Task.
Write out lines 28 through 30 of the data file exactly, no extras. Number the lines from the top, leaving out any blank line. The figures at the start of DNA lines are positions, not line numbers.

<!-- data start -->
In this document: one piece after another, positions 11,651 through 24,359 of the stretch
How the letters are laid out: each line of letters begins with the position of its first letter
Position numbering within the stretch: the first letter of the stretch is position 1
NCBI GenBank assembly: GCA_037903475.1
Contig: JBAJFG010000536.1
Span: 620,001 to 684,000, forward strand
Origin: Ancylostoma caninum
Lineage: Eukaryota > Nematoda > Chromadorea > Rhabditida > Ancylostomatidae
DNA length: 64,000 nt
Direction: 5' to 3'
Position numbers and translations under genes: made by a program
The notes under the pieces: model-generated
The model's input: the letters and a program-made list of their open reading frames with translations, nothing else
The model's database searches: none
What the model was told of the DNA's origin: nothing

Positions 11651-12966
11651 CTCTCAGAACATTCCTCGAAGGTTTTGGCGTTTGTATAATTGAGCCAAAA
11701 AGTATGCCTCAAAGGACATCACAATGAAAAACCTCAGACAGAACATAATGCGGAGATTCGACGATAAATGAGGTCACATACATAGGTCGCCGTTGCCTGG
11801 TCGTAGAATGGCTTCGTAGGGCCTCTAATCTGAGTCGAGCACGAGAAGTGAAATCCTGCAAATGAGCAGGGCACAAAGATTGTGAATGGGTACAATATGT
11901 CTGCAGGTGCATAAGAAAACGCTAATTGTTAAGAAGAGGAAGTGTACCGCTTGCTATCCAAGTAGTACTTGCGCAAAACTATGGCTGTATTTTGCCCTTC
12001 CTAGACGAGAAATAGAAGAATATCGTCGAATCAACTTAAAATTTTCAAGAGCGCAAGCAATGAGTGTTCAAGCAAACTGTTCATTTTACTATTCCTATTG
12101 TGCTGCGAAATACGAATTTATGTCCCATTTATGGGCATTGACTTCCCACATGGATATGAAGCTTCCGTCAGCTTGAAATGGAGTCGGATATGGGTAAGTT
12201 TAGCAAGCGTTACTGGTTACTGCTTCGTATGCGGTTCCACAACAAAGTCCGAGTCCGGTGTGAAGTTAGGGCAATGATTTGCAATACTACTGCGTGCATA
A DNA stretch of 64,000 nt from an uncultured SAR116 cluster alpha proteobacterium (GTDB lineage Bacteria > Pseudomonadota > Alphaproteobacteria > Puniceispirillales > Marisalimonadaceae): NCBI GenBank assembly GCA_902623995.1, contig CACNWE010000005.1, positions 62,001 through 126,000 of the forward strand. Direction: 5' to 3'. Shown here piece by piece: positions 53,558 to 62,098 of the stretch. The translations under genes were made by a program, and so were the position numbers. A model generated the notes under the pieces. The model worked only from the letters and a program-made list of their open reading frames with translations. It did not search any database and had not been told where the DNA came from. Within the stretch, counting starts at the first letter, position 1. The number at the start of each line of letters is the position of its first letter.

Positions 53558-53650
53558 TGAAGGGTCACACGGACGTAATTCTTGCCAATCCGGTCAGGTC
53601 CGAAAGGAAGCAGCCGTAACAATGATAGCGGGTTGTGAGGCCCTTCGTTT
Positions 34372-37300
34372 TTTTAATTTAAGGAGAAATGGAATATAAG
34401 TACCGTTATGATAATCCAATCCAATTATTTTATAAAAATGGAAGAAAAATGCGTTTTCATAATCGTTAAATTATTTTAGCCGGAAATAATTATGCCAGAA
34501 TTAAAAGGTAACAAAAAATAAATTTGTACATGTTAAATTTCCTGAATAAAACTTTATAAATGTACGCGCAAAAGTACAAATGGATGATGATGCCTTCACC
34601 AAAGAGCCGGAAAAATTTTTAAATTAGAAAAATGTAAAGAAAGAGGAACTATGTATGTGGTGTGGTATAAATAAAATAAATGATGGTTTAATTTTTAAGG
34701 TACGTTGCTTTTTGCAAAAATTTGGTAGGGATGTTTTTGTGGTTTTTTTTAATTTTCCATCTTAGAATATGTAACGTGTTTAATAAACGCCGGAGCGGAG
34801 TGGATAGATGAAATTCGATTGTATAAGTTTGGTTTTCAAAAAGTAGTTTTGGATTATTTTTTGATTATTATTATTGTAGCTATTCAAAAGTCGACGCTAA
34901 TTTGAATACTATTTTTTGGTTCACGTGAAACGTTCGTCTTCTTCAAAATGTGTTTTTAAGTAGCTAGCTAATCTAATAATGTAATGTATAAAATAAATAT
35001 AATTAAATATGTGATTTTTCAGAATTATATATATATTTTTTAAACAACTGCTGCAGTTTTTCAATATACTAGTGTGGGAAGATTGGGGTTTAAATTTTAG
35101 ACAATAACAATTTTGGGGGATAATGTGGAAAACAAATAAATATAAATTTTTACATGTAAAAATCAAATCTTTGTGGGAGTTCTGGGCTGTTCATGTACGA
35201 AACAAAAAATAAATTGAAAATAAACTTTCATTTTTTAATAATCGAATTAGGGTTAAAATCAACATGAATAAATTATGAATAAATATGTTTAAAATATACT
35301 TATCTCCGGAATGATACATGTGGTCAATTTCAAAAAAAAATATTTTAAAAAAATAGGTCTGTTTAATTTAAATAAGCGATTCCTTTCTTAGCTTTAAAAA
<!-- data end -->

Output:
Positions 34372-37300
34372 TTTTAATTTAAGGAGAAATGGAATATAAG
34401 TACCGTTATGATAATCCAATCCAATTATTTTATAAAAATGGAAGAAAAATGCGTTTTCATAATCGTTAAATTATTTTAGCCGGAAATAATTATGCCAGAA